Rumor has it she said this at the famed "Harry's Bar" in Paris during the 1920s.  Her comments were directed in general to those of that time and in particular to Ernest Miller Hemmingway, or "Papa H" as I refer to him.  This is completely understandable.  One had to go back half a century since America had experienced such carnage.  Hemingway had his own scars.  As an ambulance driver in Italy, he had been seriously wounded.  I suspect he was not the only ex-pat in Paris trying to drown the memories of that ugly war one drink/bottle at a time.

Which leads me back to the opening photo of this blog.  This photo shows Papa H and his crew in Spain.  This was the backdrop for Hemingway's break-out novel, The Sun Also Rises.  I read this book (or at least bits and chunks of it) when I was younger.  I recently got turned onto it again with the audio book I am listening to, Everyone Behaves Badly by Lesley M. M. Blume.  Mr. Blume's book chronicles Hemingway's torturous path to fame via a novel and how in the process he threw his friends under the bus to get there.  I am about halfway thru it and am enjoying it.  I am also VERY glad that I was not part of the crew that rowed with Papa H in Spain/Paris for I surely would have been part of the "collateral damage" inflected by Hemingway.

When I finish the book, I endeavor to write another blog post about it.  For now, I'll simply say this:  I see parallels between the times of the 1920s and today.  There is much to be uncertain about.  There is much to be concerned, (strike that, nervous) about.  It is easy to feel lost.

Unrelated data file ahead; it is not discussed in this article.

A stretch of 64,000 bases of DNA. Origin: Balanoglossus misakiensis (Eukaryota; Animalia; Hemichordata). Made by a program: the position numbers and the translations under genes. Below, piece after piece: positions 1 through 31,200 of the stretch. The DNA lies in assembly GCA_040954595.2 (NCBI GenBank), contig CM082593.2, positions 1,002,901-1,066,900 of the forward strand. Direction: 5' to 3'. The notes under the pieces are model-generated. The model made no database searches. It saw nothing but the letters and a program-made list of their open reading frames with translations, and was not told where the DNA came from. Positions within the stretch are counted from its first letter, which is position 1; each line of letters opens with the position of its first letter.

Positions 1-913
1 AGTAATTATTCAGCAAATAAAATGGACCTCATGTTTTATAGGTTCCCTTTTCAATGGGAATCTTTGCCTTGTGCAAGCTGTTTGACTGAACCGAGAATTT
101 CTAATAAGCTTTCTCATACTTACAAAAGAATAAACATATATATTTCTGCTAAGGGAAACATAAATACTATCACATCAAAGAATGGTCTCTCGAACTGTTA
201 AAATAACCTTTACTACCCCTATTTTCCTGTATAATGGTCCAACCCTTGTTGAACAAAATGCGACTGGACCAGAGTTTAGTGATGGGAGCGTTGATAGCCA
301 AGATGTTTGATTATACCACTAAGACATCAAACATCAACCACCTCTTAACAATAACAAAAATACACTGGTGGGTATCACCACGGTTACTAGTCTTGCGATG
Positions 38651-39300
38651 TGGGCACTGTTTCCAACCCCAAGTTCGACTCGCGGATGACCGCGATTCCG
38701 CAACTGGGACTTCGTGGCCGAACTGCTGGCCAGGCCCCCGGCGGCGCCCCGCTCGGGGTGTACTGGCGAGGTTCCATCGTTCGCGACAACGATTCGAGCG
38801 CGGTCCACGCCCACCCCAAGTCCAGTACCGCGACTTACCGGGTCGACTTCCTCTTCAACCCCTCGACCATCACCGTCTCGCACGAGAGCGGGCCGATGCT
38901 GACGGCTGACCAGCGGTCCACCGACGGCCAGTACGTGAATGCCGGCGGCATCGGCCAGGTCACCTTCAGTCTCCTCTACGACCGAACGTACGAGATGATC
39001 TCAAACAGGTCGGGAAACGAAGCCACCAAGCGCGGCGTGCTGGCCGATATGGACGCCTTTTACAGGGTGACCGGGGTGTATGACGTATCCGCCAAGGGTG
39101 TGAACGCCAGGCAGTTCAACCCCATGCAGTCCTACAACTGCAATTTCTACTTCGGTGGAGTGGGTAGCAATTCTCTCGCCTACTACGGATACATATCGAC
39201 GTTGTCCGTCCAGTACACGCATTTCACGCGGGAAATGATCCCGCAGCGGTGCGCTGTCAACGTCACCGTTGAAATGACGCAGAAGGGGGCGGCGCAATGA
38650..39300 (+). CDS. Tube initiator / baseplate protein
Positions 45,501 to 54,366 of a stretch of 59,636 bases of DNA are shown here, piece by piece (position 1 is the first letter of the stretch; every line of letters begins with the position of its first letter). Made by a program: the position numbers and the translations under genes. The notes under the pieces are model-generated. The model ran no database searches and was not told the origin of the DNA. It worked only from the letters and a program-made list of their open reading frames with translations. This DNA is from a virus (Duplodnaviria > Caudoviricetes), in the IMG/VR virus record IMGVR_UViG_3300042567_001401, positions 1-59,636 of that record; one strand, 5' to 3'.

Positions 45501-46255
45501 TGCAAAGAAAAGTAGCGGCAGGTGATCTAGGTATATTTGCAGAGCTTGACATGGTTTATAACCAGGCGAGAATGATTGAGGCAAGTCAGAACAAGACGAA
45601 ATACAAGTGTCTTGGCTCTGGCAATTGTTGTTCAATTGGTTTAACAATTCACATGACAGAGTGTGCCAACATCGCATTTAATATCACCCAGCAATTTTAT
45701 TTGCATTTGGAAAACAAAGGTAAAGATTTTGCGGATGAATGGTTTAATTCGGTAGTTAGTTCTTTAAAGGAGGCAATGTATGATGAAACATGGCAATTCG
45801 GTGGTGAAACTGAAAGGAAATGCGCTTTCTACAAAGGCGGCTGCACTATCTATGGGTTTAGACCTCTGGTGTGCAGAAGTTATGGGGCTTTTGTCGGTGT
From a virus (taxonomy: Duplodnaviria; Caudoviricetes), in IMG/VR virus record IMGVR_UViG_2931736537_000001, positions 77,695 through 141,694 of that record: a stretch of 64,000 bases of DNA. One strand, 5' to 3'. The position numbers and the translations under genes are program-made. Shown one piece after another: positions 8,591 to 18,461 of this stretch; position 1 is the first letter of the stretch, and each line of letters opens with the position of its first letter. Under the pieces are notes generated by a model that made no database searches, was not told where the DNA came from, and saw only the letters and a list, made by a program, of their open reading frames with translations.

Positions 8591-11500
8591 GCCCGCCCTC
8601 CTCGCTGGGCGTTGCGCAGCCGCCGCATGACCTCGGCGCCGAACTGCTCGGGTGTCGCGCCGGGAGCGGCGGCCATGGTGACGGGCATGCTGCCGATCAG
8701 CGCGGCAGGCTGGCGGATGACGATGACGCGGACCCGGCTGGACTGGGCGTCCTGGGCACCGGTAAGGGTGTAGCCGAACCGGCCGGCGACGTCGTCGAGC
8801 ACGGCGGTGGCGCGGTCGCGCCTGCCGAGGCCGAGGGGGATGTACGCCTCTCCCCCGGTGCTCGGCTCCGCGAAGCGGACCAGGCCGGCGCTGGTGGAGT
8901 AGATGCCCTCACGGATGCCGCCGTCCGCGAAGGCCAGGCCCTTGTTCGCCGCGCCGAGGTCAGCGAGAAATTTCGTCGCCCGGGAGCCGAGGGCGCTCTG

And yet...

Any yet I would suggest that with all the chaos and fear surrounding us, we can reject the label, "lost generation," or "lost whatever."  We can find ourselves.  We can find a way thru this tangled brush of fear and anger and outrage.  We can find a way to renounce the senseless violence and reaffirm the basic dignity of our fellow human beings.  That may require the use of force to quell the forces of evil.  After all, the shepherd's staff is there not to strike the lamb but the wolf.  However, justice can easily become unchecked vengeance when not tempered with restraint.  Easily said than done, I am sure.

I wonder if when Hemingway was writing his novel he was trying (without effect) to exercise the demons of his war?  I wonder if we as a free, secular society who celebrates many religions in our private lives, will come to grips with the evil about us?  I wonder if we, collectively, can ever find ourselves and in doing so achieve a world where we all can live in peace, free from war, free from strive.  Maybe not.  

The cynics will be the first to scream, "TOLD YOU!'"  Then again, I would retort with a line from Tolkien's first book, "All who wonder are not lost."

I don't think we're so far off the path we cannot find ourselves.  The question is-do we have the courage to follow the path?

I'll vote the answer is yes, and here's why.  We're Americans.  We are good, very good, at getting ourselves into jams.  We're also pretty proficient in getting ourselves out of them.  So I suppose my point is this:  If the world is lost, in need of "finding itself," then who better than Americans to lead the way?  

I can think of no one better.

One of Hemingway's early supporters was Sherwood Anderson.  History has largely forgotten him.  I had never heard of him until I listened to Blume's book.  In the early 1920s, Anderson had made it, so much that the Literary Avaunt Guard Queen herself, Gertrude Stein, was one of his inner circle.  

He wrote to her about his decision to walk away from Paris in the 20s and all of "that" to return to America   In defending his decision, he simply said:  “You see dear friend, I believe in this damn mixed up country of ours….In an odd way, I’m in love with it.”

I'd argue that love is the best compass to find our way forward, to help us find ourselves.

Be well my friends,


The Fellowship of the Ring, J.R.R. Tolkien.